My First Encounter with Racial Profiling and Police Brutality
It’s 1992, I’m five years old. I’m presently a Kindergartner. I’m so excited this is my first year in St. Anthony’s. I’m so happy that my teacher is Mrs. Vode, she’s the best! My classroom is decorated very cool. We have red and orange carpet, our desks are attached to our chairs, and attached to our chairs we have a basket to put our folders in. Our walls are painted with animals representing the letters of the alphabet. We have five bowls of goldfish and have three hermit crabs in our classroom. In the back we have a walk-in closet where we put our snacks and coats in. I’m known as the girl whose dad got beat up by a classmate’s stepfather.
I live on the second floor on Mercer Street in Paterson, New Jersey. Rodney King’s case was just big in the news. Police brutality is an issue just introduced to the public. The media says it’s a racial issue.
It’s two in the morning. It feels like I’ve been up all night waiting for my dad to come home.
“Mom, is that you?”
“Liz, what in the world are you doing up this late?”
“I can’t sleep. Where’s daddy?”
“Look, now your brother is awake, both of you go downstairs to the tenants apartment for a little bit. I have to go do something.”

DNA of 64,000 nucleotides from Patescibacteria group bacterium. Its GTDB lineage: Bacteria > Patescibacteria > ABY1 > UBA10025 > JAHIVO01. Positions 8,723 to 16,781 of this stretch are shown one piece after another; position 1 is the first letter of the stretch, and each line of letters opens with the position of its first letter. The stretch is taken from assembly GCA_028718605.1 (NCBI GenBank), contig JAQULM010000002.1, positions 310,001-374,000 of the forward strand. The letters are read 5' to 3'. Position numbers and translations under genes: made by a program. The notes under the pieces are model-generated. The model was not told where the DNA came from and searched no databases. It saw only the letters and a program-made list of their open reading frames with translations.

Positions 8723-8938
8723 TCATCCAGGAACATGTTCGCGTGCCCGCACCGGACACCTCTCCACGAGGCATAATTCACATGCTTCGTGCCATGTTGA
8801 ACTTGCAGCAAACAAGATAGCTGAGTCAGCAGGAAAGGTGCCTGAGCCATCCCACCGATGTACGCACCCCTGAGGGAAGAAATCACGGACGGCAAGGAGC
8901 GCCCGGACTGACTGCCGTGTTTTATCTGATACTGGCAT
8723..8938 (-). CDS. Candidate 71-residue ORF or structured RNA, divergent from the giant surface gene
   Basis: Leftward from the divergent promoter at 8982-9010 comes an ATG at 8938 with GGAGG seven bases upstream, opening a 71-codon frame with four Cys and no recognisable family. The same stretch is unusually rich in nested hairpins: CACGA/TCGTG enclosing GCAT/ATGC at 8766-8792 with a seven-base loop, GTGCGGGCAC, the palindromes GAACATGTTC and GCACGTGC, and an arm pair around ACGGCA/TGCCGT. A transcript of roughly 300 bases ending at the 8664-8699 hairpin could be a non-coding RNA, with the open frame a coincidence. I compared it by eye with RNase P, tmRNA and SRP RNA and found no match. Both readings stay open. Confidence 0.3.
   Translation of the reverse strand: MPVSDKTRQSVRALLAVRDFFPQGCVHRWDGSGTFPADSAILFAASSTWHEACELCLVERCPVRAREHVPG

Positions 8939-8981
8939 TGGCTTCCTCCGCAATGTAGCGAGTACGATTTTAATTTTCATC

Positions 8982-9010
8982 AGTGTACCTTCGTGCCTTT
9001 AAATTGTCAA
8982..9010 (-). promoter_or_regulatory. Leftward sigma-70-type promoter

“Ceez hurry up, mom said to go downstairs.”
It’s morning now. Why am I still downstairs? Why is my aunt here? Where is she taking us? Where are my mom and dad? We finally arrive at my aunt’s house.
“Liz! Ceez! Your dad is here—come say hi.” I start crying. “Daddy is that you?” I didn’t recognize my dad. He was dressed in his work uniform full of blood. He had white bandages all over his nose and face, and his eyes were too swollen to look at us. It looked as if his eyes were closed. What happened to him? Why did he look like that? Who did that, and why?
At that time we were too little to understand. My dad was a victim of racial profiling and police brutality. My mom later explained to my brother and I that my dad was beat up near a bar, by a cop. When I asked why, she told us that she went looking for him, that’s when she left us with our tenants, and found him in a bar with his friends. She said that they started to argue because my mom wanted to take my dad home and he wanted to drive home. My mom said that she didn’t want him to drive because he was drinking. Like my dad kept insisting that he was alright to drive home, my mom told a cop who she saw was coming their way to pull over. That was probably the worst decision my mom could have made.
The cop pulled over. His name haunts me to this day, Christopher Lemons. He was a tall, white, dirty blonde hair with brown eyes. He was my classmate, Herbert Lemons, step-father. I was in a weird situation. I wasn’t sure if I should I talk to my friend about what happened? It’s not like he doesn’t know. I decided to not talk about it, anyway it wasn’t his fault. I held no grudges towards my friend, but to his step-father it was a different story. I was so young experiencing true hatred towards a person I didn’t even know. Even thinking and writing about it right now is making my hand tense up and making my handwriting sloppier. How can I hate someone I don’t know? Like the saying goes actions speak louder than words. I don’t have to know him, from what he did, I hate him!